My children do not believe in Santa Claus. They never did. To some, this is an obvious move. To others, this is a shock. What’s the deal? Am I some sort of anti-holiday Scrooge? Am I some sort of overzealous fundamentalist? Why in the world would I not have my little ones believe in Santa?
People have asked many times about what our family decided to do about Santa at Christmas time when our kids were little. And, every year, I share a version of this post to try to explain the process that my wife and I went through in deciding our answer to the big question: To Santa or not to Santa.
Since you know the answer already, let me very briefly tell you the reasoning that made the no Santa policy in my home. Then, I will share with you a bit of how we dealt with Santa.
Christmas is a holiday that has been highly over-commercialized in the US for years. People focus on winter, on trees, on lights, on gifts, and not on Jesus. And you know what, none of those are the reasons why my family did not tell my children that Santa was real.
Here is my bottom line reasoning: If I tell my children to believe in a figure that they cannot see, that he watches them from afar, that he judges their motives and actions, that he has supernatural powers, and that he will visit them with gifts every Christmas, they will eventually find out that I have intentionally told them to believe in something that is not true. This fact will not do much for my credibility in telling them true things about God, who is invisible to them, who watches over them though they cannot sense it, who judges their thoughts and actions, and who will bless them with eternal blessings if they will trust in Christ. So, simply put, my wife and I determined that we will never tell our children that something is true when we know that it is not, because it is far too important that they be able to believe us when we tell them some things are true that they cannot see.
How did we deal with Santa and Santa stuff? It’s quite simple. Ever since Abigail was tiny, we worked to distinguish the difference between true stories and pretend ones. In our house, if a story began with “A long time ago…,” it was a true story. If a story began with, “Once upon a time…,” it was a pretend story. The kids did surprisingly well making those distinctions. They still enjoyed the stories that they knew were not real just as any children do—just as I still do.
Since my children had no trouble enjoying that which they knew not to be real, my wife and I never got all crabby when a family member wrapped a Christmas gift and put “From: Santa” on the label. We did not find ourselves upset when they wanted a musical Rudolph toy from Wal-Mart (well, no more upset than when they wanted any obnoxious, noise-making toy). We did not get bent out of shape when a Santa ornament made its way onto a tree near us. We didn’t even mind taking snapshots of them sitting on the knee of a portly, bearded guy in a red, fuzzy suit, though that really was never a big thing for them.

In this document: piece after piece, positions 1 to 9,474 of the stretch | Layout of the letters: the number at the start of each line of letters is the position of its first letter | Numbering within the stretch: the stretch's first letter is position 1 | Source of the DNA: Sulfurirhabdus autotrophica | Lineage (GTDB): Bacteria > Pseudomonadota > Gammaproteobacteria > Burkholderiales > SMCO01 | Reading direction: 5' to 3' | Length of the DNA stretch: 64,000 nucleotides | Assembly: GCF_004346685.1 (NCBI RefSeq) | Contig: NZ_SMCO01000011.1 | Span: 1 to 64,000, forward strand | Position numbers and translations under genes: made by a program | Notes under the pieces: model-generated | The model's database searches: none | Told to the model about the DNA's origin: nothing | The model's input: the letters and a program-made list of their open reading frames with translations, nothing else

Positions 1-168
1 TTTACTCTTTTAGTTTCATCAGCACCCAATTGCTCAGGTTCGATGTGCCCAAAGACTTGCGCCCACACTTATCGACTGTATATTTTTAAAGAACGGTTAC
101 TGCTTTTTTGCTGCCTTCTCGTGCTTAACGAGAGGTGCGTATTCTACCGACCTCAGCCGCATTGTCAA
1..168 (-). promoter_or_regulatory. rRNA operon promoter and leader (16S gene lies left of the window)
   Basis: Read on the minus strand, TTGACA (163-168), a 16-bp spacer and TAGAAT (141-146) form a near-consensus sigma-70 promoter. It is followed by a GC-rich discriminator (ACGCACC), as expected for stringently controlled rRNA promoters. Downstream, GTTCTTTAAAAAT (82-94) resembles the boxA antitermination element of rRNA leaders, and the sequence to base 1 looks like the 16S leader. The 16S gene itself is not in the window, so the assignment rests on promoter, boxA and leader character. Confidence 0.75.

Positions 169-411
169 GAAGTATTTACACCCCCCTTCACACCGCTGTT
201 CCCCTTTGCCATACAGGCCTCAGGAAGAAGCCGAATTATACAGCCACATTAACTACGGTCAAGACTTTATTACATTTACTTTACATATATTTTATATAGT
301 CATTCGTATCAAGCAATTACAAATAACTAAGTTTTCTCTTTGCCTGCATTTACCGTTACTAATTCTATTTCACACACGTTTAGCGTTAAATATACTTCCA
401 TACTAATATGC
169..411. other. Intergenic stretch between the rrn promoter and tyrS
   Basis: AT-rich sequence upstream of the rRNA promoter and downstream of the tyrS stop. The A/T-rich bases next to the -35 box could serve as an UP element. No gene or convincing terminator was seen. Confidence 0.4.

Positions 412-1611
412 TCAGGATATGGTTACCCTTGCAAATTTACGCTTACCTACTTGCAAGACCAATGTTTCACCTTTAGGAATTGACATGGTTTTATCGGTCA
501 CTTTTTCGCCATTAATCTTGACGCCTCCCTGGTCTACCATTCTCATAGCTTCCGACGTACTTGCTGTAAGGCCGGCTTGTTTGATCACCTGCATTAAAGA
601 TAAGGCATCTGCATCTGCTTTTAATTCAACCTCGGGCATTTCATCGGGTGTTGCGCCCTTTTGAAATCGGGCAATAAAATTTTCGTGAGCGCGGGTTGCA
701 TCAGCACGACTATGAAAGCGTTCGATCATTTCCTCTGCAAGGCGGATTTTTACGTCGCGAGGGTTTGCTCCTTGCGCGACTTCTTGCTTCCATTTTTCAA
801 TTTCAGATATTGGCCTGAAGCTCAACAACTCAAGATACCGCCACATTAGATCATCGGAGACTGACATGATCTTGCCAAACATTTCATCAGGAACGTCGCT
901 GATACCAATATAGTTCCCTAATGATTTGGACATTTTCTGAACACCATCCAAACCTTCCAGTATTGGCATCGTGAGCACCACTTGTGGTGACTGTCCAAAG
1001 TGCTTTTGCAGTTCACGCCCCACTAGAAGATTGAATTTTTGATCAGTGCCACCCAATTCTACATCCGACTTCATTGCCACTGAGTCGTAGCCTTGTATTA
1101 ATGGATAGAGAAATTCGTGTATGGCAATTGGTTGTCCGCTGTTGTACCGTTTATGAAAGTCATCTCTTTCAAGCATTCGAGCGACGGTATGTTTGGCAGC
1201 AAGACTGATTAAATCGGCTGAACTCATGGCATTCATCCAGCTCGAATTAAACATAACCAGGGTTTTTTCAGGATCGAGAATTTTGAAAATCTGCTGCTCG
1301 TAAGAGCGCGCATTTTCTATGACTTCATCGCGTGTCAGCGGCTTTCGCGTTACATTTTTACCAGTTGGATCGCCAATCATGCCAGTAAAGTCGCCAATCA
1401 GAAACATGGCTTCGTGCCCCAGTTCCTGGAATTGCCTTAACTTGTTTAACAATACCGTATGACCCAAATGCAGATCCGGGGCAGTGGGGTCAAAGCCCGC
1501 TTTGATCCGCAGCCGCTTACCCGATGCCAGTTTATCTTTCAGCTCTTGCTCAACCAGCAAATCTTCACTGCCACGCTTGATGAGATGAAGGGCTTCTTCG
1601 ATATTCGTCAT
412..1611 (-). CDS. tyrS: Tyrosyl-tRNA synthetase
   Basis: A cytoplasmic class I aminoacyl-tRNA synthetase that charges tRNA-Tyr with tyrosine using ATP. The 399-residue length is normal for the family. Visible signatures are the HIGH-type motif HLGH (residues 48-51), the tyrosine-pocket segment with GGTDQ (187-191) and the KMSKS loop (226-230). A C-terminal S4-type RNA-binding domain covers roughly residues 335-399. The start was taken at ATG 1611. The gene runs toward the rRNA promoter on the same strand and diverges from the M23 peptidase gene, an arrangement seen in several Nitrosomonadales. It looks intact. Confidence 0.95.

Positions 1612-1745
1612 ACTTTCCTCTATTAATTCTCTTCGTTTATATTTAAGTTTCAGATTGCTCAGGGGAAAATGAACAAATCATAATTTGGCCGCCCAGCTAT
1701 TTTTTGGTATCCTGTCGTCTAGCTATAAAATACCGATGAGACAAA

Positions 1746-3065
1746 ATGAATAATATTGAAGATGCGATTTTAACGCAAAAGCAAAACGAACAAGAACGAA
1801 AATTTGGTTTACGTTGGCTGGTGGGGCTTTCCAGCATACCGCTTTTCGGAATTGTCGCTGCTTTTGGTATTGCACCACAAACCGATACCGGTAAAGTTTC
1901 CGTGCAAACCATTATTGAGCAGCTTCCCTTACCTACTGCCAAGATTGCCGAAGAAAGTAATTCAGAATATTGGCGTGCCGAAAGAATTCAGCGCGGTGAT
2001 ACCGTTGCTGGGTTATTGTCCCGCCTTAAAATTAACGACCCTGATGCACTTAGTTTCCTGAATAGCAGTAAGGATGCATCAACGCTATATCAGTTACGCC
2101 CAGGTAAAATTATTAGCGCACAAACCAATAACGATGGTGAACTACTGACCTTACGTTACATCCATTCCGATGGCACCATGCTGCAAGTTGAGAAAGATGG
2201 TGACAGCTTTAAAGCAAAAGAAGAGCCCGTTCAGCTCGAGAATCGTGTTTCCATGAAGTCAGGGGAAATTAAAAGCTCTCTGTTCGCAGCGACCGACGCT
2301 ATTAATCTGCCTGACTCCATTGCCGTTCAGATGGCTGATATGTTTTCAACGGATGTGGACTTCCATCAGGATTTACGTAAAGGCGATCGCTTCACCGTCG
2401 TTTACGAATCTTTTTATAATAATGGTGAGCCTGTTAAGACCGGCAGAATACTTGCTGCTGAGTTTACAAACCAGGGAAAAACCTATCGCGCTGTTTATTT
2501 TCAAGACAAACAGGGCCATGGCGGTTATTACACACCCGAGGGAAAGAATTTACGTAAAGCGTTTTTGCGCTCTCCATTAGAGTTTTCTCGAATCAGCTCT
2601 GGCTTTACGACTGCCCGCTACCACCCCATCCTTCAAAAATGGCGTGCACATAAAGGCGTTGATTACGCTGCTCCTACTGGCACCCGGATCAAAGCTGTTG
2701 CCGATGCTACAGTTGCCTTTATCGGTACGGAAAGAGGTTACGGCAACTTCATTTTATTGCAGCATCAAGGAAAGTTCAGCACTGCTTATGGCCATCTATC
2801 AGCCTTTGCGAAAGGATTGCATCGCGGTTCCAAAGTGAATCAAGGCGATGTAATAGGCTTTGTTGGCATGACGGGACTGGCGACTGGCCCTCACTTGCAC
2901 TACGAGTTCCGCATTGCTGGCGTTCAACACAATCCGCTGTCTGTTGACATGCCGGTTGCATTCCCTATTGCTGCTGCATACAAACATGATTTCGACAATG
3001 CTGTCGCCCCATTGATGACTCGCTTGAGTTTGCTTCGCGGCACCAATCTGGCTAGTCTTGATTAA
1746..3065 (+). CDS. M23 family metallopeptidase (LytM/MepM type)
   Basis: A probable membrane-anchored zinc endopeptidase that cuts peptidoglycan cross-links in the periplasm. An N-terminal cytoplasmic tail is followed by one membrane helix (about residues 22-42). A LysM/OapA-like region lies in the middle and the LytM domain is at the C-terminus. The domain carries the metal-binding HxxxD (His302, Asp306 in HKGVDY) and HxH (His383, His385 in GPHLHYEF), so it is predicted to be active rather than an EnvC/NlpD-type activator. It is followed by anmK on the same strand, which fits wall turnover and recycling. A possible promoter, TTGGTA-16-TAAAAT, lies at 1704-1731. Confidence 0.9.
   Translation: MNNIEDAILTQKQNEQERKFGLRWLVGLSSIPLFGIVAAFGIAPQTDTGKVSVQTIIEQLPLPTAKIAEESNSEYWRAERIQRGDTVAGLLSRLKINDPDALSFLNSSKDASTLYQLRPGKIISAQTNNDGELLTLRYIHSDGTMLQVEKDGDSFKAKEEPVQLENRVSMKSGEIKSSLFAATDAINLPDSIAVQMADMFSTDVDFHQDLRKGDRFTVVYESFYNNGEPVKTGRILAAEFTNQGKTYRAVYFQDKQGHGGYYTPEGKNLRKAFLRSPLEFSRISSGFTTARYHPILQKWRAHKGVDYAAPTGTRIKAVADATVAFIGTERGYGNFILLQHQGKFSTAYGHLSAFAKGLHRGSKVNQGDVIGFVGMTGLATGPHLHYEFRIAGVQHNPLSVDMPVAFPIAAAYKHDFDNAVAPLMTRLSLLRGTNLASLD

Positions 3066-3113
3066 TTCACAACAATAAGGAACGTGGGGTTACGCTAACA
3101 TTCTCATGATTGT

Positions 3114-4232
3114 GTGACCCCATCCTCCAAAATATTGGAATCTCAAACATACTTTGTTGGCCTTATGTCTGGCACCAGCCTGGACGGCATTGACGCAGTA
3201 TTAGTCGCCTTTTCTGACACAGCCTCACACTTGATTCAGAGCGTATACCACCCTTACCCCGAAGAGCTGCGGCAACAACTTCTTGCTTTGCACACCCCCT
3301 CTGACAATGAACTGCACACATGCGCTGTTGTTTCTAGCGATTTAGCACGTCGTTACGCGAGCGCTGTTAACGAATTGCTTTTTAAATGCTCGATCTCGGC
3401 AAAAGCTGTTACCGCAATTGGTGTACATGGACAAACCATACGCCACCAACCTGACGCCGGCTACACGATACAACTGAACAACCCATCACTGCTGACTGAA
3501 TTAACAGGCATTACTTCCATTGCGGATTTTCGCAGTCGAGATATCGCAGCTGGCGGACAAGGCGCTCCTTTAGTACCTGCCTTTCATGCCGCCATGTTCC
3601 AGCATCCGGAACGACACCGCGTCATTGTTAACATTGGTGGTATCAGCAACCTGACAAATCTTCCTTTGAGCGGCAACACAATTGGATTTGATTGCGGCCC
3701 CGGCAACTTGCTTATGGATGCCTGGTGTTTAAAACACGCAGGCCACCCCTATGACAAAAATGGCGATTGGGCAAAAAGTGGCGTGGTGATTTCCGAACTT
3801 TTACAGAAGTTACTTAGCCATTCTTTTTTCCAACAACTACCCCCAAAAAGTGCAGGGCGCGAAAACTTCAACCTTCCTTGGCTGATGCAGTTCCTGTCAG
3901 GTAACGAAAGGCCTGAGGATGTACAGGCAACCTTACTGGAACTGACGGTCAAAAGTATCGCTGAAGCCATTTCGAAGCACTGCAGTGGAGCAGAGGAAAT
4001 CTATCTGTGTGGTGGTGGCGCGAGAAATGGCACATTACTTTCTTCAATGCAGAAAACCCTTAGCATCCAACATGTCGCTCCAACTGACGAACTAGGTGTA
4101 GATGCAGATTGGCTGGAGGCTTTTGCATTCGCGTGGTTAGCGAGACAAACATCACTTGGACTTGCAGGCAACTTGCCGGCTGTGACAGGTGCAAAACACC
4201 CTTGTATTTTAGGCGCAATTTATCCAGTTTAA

I think that you can tell from what I’ve already written, but just in case it is not clear, Mitzi and I do not look at our decision about Santa as the only possible one. This is a matter of conscience and preference. There is not Scripture that states, “Thou shalt not ho, ho, ho.” I grew up believing in Santa, and it really didn’t harm my worldview that much (so far as I can tell). But, for me and my house, we simply made a decision that we wanted our children to know that Mommy and Daddy would always tell them the truth, and that trumped our desires to have beaming little people listening for sleigh bells on Christmas Eve.
Oh, and in case you are wondering, we also tried our best to keep our children from being the ones who spoil it for others. All three were both told in no uncertain terms that they were not to make it their mission to correct the Santaology of other children. They answered truthfully when asked by other little ones, but they, to my knowledge, never tried to be anti-Santa evangelists.
Hear my heart as I wrap up this post. I am not here attempting to change any family’s plans for how to handle Christmas. Nor am I asking any person to take down Santa décor if we’re coming over. Nor am I suggesting that, if you have just watched a Claymation special with your kids that you have ruined their spiritual chances for the future. So, you do not need to send me cranky comments defending your traditions. Santa stuff is a lot of fun. I love fun stories and the joy of imagination. (We even watch Harry Potter nearly every year around the Christmas season simply because the music feels Christmassy to us; so obviously we are not the strict, non-fiction parents that you might be imagining.) But, since many ask, here is the answer: we made a choice to be able to tell our children that, when mom and dad say something is real, we fully believe it to be real.